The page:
Fundamental issues of self-examination for the Business School are coalescing this fall as a five-year endeavor enters the home stretch for reaccreditation by the Association to Advance Collegiate Schools of Business International.
The issues are crucial and elemental. What should
students be? Know? Be able to do? And, critically, how the School of Business
Administration - and the world -- can be assured of these achievements.
"Accreditation by the AACSB says we are among the elite business schools in the
world," said Dr. Jud Stryker, chairman of the Maintenance of Accreditation
Committee. "It is vital for the reputation of our business school that we
maintain this level of excellence."
The AACSB first accredited the
Stetson's Business School in 1996, so this is the third review to maintain the
accreditation. Assessment, analysis and endeavor involving every aspect of the
school and faculty member have been going on since the last reaccreditation in
Final reports are being collected and assimilated by the
Accreditation Maintenance Committee in anticipation of an AACSB Peer Review Team
visit in late January. Stryker said he couldn't hazard a guess at the great
number of faculty and staff hours that have gone into the long process.
"So many people have been part of the process," he said. "Every faculty member
has played an important role, but the effort grows in intensity as the team
visit approaches and we must show that we have done what we said we would
The AACSB doesn't make specific requirements and say "you
absolutely must do this or that," said Stryker, also associate dean of the
Business School and chair of the Accounting Department. Instead, it
lays out guidelines and the school itself establishes the parameters of
unceasing improvements in research, scholarship, assurance of learning,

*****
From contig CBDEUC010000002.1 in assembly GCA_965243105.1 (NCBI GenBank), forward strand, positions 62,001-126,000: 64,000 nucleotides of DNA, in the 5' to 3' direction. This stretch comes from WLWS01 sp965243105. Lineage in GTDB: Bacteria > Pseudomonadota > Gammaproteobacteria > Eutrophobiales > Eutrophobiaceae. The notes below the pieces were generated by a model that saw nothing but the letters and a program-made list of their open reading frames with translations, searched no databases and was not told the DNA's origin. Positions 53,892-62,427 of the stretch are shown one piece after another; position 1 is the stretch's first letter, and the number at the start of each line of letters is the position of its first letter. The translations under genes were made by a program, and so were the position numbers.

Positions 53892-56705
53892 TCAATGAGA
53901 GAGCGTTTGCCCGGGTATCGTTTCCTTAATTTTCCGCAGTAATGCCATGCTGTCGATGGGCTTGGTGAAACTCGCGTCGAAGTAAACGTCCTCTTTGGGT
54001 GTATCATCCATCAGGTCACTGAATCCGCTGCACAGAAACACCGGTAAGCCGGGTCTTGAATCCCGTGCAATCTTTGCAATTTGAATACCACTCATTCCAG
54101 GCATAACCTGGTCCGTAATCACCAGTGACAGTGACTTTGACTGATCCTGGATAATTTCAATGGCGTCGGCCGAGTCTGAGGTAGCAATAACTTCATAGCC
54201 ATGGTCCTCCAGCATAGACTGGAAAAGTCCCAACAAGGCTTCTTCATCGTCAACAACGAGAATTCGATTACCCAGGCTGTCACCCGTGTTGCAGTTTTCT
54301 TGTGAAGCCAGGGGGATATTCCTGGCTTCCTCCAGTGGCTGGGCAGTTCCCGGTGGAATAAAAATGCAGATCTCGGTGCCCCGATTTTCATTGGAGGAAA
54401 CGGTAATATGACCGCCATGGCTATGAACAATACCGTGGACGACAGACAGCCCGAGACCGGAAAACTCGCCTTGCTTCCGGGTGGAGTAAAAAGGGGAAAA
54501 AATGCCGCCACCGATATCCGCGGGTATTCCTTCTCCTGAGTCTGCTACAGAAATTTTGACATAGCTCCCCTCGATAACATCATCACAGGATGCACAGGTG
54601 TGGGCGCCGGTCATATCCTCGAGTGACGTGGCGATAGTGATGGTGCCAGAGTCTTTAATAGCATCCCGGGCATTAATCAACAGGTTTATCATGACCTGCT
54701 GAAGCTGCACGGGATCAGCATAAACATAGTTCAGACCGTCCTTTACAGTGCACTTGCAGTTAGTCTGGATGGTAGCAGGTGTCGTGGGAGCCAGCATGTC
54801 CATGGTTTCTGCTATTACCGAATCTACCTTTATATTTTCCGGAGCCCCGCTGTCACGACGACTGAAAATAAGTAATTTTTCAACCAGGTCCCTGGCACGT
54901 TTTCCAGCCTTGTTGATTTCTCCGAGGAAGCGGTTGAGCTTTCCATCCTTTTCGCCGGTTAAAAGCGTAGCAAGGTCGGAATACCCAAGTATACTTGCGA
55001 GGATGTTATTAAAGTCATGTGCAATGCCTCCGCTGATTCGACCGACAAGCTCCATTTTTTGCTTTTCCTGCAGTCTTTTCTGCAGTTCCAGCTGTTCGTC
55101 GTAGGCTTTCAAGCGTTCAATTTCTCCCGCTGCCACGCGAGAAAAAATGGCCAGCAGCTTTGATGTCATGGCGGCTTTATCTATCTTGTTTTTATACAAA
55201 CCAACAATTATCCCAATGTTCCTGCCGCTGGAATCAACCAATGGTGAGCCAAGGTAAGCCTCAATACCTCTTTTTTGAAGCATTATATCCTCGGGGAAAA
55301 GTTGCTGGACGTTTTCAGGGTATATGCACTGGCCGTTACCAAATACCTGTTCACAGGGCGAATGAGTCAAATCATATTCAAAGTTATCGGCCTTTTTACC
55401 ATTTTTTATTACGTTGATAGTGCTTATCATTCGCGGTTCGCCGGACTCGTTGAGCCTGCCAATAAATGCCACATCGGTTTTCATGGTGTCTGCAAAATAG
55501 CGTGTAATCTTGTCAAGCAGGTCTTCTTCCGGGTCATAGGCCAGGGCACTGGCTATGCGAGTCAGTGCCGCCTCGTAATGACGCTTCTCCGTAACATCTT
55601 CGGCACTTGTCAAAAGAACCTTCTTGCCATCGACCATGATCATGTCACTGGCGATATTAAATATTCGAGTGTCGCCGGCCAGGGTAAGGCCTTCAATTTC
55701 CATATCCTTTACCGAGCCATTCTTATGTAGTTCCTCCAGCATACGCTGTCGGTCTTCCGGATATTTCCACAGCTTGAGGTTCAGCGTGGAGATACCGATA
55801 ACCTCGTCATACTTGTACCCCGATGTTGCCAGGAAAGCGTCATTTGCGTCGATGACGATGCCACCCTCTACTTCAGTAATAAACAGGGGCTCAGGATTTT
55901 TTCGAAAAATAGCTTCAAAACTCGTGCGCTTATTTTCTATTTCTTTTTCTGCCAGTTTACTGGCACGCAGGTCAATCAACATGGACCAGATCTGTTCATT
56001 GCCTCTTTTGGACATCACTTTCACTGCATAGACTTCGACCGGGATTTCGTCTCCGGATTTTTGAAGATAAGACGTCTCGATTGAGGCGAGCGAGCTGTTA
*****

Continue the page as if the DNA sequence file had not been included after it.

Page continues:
sufficiency of qualified faculty, strategic planning, commitment of the
university to the improvements and many, many other factors encompassing the
"Continuous improvement" of the business and
accounting programs is stressed by the AACSB, said Stryker. Quality of all
facets of the school must be constantly monitored, improved and maintained. The
AACSB's visit is the culmination of the previous five years' efforts.
Less than 5 percent of the world's business schools have achieved the elite
distinction of AACSB accreditation. Stetson holds two separate AACSB
accreditations, one for the entire Business School and a second, specialized
accreditation for its Accounting Program. Almost 600 business schools in the
world hold the former, but only 173 hold both.
"And if you look at
private schools who hold both accreditations," said Stryker, "it would be in the
area of 35 schools worldwide."
Although hundreds of details covering
every aspect of the school are involved in honing an educational edge to meet
the world's most discerning standards, the entire effort is focused on one
straightforward goal: unsurpassed quality of student learning.
reaccreditation presentation earlier this year to the Business School Board of
Advisors asked several questions that reflect the crux of the effort: "What do
we want our students to BE when they graduate from Stetson? What should
they KNOW? What should they be able to DO? How can we be
assured that they have learned what we want them to learn? How can we improve
The questions go to the core of the school's vision
and mission, evident in every classroom and inherent in the solid,
unquestionable reputation of every student's diploma. Stryker has no uncertainty
that the questions' intrinsic standards have been exceeded in every way: "I have
no doubt we will be reaccredited."
Other faculty members serving on the
Accreditation Maintenance Committee are Mike Bitter, Carolyn Nicholson, Ted
Surynt, Michelle DeMoss, Yingtao (Michael) Shen, Scott Jones and Stuart
Michelson, dean of the Business School.